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Somatic mosaicism is the increasingly recognised phenomenon where there are two populations of cells that differ genetically in the same individual. When one considers that there are approximately 1014 cells in the adult human body, about 30 000 genes and approximately 10−6–10−7 mutations per gene per cell division, it follows that all of us are mosaic at some level, for some genes. Recently, two reports, by Hes et al1 in this issue (see page 71) and by Aretz et al,2 demonstrated that somatic mosaicism can be found in about 20% of sporadic cases of familial adenomatous polyposis coli (FAP) in which mutation of APC can be found. Genetic testing of the affected individuals revealed mutation, but at a level that accounted for less than all copies of the implicated allele, suggesting that some cells and/or tissues had the mutation while others did not.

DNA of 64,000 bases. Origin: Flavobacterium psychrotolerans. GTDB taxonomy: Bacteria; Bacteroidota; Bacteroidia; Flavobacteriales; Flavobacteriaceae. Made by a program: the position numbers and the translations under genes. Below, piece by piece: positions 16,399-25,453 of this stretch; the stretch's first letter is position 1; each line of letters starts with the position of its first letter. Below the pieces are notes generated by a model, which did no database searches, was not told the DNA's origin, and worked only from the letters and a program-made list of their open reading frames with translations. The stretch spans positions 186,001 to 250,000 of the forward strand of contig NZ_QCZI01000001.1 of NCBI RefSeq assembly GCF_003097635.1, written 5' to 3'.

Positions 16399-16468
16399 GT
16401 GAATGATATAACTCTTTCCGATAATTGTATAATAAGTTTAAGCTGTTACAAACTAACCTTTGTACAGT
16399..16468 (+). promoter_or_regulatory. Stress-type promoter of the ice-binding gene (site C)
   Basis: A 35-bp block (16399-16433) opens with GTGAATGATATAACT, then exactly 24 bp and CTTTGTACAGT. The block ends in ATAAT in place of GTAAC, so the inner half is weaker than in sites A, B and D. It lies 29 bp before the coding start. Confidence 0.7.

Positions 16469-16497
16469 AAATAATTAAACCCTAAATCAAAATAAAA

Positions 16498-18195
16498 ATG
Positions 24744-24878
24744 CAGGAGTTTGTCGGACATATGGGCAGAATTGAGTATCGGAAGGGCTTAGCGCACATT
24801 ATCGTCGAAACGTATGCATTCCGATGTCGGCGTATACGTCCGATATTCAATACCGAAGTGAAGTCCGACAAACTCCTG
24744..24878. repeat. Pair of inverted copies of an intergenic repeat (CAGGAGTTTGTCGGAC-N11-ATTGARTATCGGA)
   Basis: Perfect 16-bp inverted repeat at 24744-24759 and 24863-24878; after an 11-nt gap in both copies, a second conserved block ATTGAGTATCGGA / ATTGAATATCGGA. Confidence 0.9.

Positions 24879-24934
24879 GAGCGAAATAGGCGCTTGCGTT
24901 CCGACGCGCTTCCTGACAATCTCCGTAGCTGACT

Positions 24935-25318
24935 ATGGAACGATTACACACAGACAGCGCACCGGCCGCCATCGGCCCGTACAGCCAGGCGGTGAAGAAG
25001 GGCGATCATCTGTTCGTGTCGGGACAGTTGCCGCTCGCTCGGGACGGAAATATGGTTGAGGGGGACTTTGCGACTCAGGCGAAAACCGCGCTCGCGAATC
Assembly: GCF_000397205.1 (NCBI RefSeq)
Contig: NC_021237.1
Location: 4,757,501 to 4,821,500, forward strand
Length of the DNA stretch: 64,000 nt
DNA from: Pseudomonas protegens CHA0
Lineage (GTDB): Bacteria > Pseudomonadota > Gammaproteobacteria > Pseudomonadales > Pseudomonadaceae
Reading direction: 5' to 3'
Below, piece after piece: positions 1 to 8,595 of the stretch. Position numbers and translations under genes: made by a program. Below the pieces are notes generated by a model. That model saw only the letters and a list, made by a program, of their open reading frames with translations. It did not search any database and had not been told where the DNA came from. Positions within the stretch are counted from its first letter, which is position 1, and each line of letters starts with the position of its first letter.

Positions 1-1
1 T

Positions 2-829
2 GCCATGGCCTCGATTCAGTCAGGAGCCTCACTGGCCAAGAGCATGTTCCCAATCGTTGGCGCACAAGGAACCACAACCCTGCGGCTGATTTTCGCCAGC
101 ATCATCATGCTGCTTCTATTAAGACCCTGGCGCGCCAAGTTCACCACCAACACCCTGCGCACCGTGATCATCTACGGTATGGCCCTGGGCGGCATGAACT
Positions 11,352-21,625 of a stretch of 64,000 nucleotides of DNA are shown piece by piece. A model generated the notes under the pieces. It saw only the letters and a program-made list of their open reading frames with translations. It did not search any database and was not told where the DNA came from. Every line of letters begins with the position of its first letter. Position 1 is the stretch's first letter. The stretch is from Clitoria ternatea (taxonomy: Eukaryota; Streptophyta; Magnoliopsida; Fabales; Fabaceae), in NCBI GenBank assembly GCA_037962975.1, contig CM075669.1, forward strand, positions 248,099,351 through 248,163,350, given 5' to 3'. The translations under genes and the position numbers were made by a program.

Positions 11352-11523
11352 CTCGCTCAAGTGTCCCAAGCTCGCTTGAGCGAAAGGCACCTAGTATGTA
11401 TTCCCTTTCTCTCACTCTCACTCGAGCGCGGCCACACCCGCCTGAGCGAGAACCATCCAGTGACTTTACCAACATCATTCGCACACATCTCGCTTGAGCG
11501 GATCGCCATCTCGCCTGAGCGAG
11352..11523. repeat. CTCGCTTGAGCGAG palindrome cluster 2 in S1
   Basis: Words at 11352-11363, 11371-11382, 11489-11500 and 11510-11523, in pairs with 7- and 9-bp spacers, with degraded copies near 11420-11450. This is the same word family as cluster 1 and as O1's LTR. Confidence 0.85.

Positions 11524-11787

Mosaicism of NF1 and NF2 has been reported several times.3 Mutations are only found in pathologically affected tissues, and the clinical features and course of disease are often milder than usual.4 5 This is presumably because not all the susceptible tissues have inherited the causative mutation. Mosaicism has also be reported in Marfan syndrome, tuberous sclerosis, achrondroplasia, Duchenne muscular dystrophy and retinoblastoma among many other conditions.6 7
The point in embryological development at which a mutation arises has profound consequences for the individual and the family. If it arises in an essential domain of the APC gene in a single colonic epithelial stem cell, the only consequence will probably be adenomatous polyps in the segment of the colon that eventually becomes populated with the descendants of that single stem cell (eg, as hypothesised in the discussion of patient 7 in the series presented by Hes et al1 …
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